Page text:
One of the most powerful and terrifying moments in Steep, the documentary about big mountain skiing, is when Andrew McLean and pals are caught in an avalanche. As the snow and skiers slide, the viewer sits wondering the fate of these seemingly fearless athletes.

“[Camera man] John Armstrong and crew went up a mountain one way, and we were climbing up directly beneath,” McLean explains of the capturing of his life-threatening adventure. “They were about 500 feet away on top of a peak looking down.”

Director Mark Obenhaus chimes in: “John had the presence of mind and cool composure to continue shooting when this accident is happening in front of him, but the reality of it is that there’s nothing in the world that he could have done. So keep shooting. This is what we do.”

Steep documents some of the most awesome skiing by the most amazing skiers in the most dangerous locales.It would seem that these big mountain skiers have no fear. To the contrary, fear is what keeps them alive.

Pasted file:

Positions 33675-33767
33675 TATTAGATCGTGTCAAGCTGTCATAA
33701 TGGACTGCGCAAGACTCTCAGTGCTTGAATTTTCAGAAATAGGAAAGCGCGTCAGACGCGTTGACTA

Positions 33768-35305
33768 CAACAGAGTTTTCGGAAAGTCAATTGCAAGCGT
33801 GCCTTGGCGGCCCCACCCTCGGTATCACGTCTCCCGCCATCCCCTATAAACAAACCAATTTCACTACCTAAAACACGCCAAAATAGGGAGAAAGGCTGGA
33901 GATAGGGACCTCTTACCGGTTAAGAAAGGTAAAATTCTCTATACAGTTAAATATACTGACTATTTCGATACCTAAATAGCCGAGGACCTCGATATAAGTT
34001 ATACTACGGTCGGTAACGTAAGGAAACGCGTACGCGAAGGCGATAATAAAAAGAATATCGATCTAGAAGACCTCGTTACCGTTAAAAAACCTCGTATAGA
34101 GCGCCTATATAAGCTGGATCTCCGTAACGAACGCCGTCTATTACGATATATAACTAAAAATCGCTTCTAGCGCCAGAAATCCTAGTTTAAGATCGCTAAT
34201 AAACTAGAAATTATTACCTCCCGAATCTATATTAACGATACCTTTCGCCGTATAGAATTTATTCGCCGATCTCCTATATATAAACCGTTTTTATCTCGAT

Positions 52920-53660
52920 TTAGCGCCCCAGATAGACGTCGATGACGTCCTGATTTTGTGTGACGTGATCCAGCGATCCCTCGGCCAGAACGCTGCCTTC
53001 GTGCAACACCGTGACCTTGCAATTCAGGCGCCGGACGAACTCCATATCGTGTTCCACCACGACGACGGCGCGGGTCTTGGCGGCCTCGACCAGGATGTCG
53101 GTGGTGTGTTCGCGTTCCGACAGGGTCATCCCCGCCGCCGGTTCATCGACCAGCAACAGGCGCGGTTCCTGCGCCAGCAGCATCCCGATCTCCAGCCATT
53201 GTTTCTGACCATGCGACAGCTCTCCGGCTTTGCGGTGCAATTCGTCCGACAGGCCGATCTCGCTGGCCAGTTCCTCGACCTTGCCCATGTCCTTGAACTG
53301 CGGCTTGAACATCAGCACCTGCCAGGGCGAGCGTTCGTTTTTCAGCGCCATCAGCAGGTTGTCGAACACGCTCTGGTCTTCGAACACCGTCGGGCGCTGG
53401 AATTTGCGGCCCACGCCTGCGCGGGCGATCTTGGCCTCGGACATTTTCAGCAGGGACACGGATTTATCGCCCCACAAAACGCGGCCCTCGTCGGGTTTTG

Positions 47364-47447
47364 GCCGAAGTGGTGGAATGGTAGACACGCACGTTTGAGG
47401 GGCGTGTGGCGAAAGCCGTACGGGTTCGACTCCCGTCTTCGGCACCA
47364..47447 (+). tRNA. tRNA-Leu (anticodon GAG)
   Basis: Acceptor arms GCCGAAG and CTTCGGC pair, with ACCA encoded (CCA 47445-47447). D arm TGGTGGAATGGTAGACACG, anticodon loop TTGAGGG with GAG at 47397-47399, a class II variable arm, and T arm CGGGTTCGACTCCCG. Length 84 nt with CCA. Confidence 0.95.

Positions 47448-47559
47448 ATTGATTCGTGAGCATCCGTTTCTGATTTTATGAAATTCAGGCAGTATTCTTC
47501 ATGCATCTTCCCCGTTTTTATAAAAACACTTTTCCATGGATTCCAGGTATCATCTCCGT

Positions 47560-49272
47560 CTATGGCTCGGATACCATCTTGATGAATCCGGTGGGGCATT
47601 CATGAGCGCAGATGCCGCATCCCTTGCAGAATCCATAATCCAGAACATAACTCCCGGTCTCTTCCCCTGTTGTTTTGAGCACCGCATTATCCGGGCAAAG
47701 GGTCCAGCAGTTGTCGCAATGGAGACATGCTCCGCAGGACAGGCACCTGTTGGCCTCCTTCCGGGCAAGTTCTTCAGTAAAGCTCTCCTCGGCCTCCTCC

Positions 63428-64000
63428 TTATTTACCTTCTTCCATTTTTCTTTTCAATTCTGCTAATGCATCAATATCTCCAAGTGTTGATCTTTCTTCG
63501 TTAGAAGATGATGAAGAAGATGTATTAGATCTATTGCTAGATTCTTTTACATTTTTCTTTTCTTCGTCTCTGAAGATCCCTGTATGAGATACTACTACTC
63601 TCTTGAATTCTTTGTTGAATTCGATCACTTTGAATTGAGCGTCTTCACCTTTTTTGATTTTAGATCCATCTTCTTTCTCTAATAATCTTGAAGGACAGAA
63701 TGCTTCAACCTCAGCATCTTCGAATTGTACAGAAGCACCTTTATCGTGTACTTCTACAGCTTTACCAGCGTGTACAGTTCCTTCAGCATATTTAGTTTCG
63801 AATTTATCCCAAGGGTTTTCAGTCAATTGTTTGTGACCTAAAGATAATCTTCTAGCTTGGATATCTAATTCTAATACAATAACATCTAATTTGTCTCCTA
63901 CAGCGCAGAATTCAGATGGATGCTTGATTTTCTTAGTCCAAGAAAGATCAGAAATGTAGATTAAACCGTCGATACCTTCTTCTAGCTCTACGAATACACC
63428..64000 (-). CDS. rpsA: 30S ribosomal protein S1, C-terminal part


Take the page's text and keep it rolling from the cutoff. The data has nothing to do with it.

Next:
“It’s funny people always say, you must have no fear,” says skier Ingrid Backstrom, the only female featured in Steep. “But really you do have fear and that’s what keeps you safe. Because it is dangerous, but with risk comes reward. When you step up to the challenge and access the risk and then manage it in the best possible way, when you come out the bottom it’s a good feeling.”

After losing friends and experiencing near-death accidents, can anything stop these skiers?

“I can’t really think of anything,” assures McLean.

It’s almost as if life isn’t worth living without skiing.

“It’s part of who we are,” Backstrom points out.

“It seems to make sense at the time,” McLean adds.

Steep releases in select theaters Dec. 21.